Fan: The RS16 Exhuasto fan noticeably improved the draft when turned half way or all the way on compared with not turning it on but still didn't capture all the smoke when it was even slightly breezy. We couldn't get the fan off the top of the chimney so I really couldn't tell if the fan impeded the draft when it was turned off or how much, if any, it improved draft as compared with no fan.

Raised hearth: The fireplace is a full 48" tall and adding two layers of firebrick to raise the inner hearth did improve draft.

Screen: A traverse rod style screen also helped to mitigate the smoking by diffusing the force of the breeze at the fireplace opening.

Side blocking: Standing a two-by-four at the side of the fireplace opening to block the breeze seemed to reduce the force of the breeze directed into the firebox by the extended surround. We thought the screen might do the same thing but it's worth noting that in future perhaps a double return or building the opening within a recessed panel would be better than extending the surround straight out to catch the wind as with this fireplace.

Management techniques: When the breeze causes the fireplace to smoke, turning the fan up to high, adding more wood or turning on the gas starter so the fire burns brighter and drawing the screen all seemed to help. Even then a gust of wind would periodically cause the fireplace to spill smoke.

Plan: For this fireplace the mason will rebuild the hearth and hearth extension up about 8" to effectively reduce the height of the opening to 40". He will also re-install the sliding screen within a "U" channel, rather than an angle, so that he can bring down and streamline the throat, with refractory mortar, to the back side of the "U" channel.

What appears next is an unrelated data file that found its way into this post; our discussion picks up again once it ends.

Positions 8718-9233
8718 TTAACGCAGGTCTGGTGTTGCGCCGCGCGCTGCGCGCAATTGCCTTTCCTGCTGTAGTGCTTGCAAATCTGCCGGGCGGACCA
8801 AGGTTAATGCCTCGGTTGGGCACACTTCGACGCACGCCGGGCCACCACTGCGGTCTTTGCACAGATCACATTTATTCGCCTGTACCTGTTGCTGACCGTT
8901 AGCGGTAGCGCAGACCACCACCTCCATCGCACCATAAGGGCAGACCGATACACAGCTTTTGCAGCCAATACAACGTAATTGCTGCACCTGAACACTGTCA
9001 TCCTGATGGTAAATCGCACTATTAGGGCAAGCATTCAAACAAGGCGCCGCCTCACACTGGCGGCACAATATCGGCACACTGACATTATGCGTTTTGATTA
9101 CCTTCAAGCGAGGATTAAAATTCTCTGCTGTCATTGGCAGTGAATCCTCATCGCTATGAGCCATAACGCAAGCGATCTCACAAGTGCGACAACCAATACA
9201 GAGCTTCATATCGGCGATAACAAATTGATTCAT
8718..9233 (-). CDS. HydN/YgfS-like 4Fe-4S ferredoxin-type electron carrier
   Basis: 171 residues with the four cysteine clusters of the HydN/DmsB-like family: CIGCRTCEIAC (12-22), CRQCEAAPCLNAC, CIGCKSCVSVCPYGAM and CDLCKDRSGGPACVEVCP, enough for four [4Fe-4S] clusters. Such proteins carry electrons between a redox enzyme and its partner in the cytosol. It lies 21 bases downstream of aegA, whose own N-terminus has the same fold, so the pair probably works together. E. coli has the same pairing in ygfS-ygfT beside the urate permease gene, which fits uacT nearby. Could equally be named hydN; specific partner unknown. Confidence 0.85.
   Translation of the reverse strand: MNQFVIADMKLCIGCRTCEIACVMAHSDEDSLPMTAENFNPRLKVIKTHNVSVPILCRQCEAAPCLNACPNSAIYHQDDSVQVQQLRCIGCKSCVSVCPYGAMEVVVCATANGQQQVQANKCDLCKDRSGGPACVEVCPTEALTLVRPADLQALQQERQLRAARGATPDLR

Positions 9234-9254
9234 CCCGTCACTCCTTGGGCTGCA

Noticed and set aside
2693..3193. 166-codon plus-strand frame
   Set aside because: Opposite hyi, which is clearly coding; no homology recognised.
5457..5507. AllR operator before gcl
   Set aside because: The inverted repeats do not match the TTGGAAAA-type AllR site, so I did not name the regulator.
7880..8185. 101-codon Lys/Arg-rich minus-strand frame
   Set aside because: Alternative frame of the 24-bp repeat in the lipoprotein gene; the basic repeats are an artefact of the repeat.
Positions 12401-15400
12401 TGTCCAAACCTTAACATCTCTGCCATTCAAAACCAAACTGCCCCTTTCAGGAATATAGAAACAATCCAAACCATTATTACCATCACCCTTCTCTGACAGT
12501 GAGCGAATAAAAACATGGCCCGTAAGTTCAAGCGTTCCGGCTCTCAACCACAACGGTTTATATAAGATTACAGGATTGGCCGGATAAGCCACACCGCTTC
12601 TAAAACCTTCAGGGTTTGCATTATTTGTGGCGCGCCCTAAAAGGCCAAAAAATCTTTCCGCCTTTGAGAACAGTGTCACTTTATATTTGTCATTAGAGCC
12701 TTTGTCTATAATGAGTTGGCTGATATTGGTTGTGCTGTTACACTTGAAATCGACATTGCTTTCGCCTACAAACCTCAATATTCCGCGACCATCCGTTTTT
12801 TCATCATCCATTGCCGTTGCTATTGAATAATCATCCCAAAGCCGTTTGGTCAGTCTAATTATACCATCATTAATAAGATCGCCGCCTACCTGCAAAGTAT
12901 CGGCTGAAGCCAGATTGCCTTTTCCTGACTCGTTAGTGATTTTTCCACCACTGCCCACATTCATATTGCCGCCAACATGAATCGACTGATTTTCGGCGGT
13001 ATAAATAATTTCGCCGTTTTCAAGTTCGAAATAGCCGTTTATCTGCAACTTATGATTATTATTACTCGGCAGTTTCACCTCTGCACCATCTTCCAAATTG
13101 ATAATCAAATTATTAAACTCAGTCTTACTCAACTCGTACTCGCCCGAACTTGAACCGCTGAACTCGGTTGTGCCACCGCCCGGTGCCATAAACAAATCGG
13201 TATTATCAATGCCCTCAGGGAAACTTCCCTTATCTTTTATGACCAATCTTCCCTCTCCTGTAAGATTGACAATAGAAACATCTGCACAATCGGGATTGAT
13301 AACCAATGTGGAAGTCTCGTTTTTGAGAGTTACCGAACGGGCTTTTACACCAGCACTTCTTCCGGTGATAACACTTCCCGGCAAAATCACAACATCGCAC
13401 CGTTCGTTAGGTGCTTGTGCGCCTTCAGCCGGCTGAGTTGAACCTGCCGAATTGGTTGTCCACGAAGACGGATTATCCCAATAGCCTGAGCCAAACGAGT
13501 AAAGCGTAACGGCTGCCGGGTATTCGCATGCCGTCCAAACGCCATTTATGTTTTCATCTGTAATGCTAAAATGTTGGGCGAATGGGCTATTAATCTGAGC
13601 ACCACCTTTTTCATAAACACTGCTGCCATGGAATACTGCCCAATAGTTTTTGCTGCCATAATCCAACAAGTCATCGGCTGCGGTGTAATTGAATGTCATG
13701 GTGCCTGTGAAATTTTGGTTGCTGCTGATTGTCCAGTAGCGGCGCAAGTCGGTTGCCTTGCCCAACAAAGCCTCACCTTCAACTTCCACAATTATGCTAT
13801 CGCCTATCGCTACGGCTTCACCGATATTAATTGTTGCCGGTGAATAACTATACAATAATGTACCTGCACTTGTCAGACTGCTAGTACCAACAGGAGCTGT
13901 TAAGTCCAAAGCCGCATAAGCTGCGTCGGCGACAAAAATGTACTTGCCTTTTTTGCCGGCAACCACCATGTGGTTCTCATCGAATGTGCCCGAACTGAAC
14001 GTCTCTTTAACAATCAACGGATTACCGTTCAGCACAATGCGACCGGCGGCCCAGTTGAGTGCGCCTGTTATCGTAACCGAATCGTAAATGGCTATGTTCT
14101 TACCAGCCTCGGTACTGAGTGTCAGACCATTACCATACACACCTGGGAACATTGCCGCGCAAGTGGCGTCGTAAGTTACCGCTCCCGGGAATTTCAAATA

In the end we are back to not over-selling outdoor fireplaces. They do tend to smoke in a breeze.

- Jim 3/3/06

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General Recommendations
Not perfect solutions for the owners of these three fireplaces but we highlight them here so that you might avoid these problems.

As we said, "Radiant heating Rumford fireplaces are great for extending the hour and the season of an outdoor space." Most of our customers really like their outdoor Rumfords. But they may smoke in a breeze so:

1) Shelter the fireplace from the wind.

2) Build the chimney as tall as you can.

3) Build the fireplace opening a little lower.

4) Don't build it too near the house or other tall obstructions - or build the chimney taller than these obstructions.

5) Add a screen in front of the fireplace when it's breezy or even glass doors when it's really windy.

6) If you build the surround out more than 4" to make the fireplace deeper, don't come straight out as it seems to direct any breeze into the fireplace. Rather build the surround out in two or three steps to discourage the breeze.

7) If the fireplace is built within an enclosure or porch make sure there is a way for any smoke that does escape to get out of the enclosure through a skylight or leeward window.

8) Of course, seasoned wood, tipi fires and the realization that it is an outdoor fireplace after all and probably will smoke occasionally, all help too.

You can add a chimney pot to increase the effective height of the chimney.

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Outdoor Rumford Fireplaces